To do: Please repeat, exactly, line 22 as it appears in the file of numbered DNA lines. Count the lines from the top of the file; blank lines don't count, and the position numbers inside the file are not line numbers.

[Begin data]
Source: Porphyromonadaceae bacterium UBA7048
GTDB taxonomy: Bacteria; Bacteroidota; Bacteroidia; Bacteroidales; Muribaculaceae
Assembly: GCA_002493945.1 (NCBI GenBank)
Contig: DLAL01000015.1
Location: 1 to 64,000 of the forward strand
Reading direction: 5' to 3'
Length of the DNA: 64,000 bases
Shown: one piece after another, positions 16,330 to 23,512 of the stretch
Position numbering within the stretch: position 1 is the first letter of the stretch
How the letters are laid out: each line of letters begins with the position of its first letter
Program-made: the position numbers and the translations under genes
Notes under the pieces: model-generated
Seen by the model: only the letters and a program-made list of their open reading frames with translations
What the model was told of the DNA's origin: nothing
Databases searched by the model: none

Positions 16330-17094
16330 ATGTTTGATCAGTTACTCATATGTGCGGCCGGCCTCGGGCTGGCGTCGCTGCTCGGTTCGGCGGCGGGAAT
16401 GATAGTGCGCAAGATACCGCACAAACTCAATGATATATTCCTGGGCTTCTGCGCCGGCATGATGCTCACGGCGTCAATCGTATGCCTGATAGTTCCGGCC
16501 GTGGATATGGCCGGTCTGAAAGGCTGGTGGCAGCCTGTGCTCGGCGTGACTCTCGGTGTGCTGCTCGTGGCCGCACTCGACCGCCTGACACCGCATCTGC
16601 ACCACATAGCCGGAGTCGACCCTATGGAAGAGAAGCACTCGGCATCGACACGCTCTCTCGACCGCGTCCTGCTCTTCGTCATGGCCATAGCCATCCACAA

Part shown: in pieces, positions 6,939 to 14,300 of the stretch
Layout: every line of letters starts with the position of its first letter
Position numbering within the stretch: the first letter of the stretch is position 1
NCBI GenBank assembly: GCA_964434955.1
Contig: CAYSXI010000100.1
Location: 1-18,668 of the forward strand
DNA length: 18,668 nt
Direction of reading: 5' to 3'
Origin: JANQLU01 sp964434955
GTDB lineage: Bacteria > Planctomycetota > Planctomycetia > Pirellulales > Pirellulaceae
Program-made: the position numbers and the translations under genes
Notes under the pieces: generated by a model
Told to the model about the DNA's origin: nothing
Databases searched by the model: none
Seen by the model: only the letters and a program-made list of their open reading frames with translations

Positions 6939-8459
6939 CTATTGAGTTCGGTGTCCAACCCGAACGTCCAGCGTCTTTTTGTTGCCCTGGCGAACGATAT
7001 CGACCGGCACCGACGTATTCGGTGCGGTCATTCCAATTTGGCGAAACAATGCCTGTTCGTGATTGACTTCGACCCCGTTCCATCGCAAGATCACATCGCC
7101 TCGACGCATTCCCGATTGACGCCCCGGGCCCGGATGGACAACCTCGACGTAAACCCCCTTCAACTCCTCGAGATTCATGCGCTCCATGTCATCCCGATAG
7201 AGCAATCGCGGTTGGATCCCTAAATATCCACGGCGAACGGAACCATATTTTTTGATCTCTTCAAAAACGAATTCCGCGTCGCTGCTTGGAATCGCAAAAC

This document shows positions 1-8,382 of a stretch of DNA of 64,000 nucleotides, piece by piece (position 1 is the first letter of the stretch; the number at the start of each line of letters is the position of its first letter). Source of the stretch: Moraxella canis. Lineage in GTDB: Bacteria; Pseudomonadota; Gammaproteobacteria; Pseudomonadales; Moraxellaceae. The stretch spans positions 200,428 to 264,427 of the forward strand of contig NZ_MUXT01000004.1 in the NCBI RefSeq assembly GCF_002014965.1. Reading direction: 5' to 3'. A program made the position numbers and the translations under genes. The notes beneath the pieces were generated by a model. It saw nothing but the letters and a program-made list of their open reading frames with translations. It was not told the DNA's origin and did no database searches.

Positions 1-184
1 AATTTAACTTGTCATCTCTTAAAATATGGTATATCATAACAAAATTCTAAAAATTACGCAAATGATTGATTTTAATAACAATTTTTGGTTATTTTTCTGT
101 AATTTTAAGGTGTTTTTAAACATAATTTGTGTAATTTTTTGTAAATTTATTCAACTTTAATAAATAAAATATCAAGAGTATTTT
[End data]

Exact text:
Layout: every line of letters starts with the position of its first letter